Elijah McClain after his encounter with Aurora police officers. Family photo via the Aurora Sentinel
Standard operating procedure for government agencies dictates that bad and/or controversial news be issued as late as possible on a Friday, when people already thinking about the weekend are likely to miss it. So it was no surprise that the Office of the Coroner for Adams and Broomfield counties chose just such a time on November 8 to announce that the official cause of death for 23-year-old massage therapist Elijah McClain, who suffered a fatal heart attack amid a shocking encounter with Aurora police officers on August 24, was "undetermined."
According to Killmer, Lane & Newman LLP attorney Mari Newman, who represents McClain's family, the fact that the autopsy report "was released quietly on a Friday afternoon gives you some indication how they want to go about this." She adds that despite the inconclusive finding by forensic pathology consultant Dr. Stephen Cina, the other material in the document leaves "absolutely no doubt that if the Aurora police had not confronted Elijah the way they did, he would still be alive. He was tortured by these officers for a significant period of time, and there are injuries all over his body to prove it. The whole thing is incredibly sad."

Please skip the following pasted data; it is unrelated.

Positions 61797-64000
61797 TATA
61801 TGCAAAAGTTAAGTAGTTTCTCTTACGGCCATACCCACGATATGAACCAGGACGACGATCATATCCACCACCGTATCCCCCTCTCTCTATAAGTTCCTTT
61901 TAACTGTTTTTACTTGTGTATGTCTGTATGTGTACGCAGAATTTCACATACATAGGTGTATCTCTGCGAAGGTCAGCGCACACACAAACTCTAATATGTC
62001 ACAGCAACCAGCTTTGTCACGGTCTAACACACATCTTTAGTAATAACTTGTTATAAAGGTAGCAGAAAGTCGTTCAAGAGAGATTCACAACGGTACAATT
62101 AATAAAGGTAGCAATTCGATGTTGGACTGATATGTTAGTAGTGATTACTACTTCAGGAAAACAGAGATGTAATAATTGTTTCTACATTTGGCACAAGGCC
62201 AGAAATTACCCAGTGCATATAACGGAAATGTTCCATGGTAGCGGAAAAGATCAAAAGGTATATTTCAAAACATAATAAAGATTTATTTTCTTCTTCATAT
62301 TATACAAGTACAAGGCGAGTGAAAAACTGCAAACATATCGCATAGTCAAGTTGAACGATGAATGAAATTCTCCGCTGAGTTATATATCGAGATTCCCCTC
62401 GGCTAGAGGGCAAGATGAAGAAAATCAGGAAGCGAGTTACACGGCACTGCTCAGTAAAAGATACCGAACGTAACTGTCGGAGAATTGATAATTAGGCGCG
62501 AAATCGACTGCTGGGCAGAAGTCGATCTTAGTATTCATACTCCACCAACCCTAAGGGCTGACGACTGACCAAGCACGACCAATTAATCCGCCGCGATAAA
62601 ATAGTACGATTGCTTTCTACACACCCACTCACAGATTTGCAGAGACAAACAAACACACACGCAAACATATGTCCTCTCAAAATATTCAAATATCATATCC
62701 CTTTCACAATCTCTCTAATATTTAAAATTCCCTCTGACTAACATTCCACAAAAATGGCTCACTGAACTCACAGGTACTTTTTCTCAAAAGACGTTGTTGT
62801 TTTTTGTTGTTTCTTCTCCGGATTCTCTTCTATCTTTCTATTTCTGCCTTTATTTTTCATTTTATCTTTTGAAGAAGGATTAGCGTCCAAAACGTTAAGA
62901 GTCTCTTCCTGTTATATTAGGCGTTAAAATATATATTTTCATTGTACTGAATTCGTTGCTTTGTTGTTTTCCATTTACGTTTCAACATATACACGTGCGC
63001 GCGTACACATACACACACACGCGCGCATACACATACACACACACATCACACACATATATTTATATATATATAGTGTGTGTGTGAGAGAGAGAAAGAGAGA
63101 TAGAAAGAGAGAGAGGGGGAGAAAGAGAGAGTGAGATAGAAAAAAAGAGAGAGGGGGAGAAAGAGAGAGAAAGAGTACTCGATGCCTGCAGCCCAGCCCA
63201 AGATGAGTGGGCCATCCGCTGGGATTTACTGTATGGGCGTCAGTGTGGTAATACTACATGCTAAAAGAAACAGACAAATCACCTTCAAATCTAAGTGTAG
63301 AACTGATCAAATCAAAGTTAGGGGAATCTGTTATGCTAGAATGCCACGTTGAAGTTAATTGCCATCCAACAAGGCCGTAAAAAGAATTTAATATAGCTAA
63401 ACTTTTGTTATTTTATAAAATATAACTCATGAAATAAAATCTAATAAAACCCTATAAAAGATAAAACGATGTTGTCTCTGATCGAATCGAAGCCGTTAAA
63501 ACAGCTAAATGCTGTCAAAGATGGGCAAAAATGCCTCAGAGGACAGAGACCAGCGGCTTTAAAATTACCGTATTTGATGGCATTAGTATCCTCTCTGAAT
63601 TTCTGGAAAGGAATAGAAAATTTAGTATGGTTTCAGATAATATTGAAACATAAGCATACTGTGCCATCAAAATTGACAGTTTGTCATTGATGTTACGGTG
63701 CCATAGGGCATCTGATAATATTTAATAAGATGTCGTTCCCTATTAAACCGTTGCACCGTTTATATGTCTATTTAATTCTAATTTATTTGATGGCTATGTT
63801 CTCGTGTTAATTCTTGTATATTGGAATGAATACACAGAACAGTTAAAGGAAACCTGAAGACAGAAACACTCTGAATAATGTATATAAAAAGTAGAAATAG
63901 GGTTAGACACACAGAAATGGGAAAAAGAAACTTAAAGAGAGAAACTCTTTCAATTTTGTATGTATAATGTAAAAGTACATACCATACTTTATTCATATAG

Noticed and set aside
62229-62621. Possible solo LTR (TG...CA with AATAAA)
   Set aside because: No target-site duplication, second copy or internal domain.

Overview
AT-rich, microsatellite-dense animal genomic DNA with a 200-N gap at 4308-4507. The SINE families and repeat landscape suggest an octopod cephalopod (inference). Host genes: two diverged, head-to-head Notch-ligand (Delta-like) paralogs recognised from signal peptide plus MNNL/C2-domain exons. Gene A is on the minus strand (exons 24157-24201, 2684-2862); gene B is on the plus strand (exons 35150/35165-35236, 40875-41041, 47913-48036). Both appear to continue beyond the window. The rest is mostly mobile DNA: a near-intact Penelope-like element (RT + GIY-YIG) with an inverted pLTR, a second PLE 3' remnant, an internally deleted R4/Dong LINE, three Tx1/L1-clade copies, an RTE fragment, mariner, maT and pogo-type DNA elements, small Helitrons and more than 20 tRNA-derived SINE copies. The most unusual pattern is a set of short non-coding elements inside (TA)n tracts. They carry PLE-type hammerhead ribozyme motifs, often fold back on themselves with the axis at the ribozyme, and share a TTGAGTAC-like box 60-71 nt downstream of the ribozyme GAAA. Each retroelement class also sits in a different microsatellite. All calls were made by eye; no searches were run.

When asked for a comment about the autopsy, Officer Anthony Camacho, a spokesperson for the Aurora Police Department corresponding via email, refers the question to the coroner's office, whose report represents its take on the incident. "The case is still active and ongoing," Camacho adds. "As previously stated in a prior press release, once the report was completed, it would be included in the case that is then presented to the 17th Judicial District Attorney's Office for review."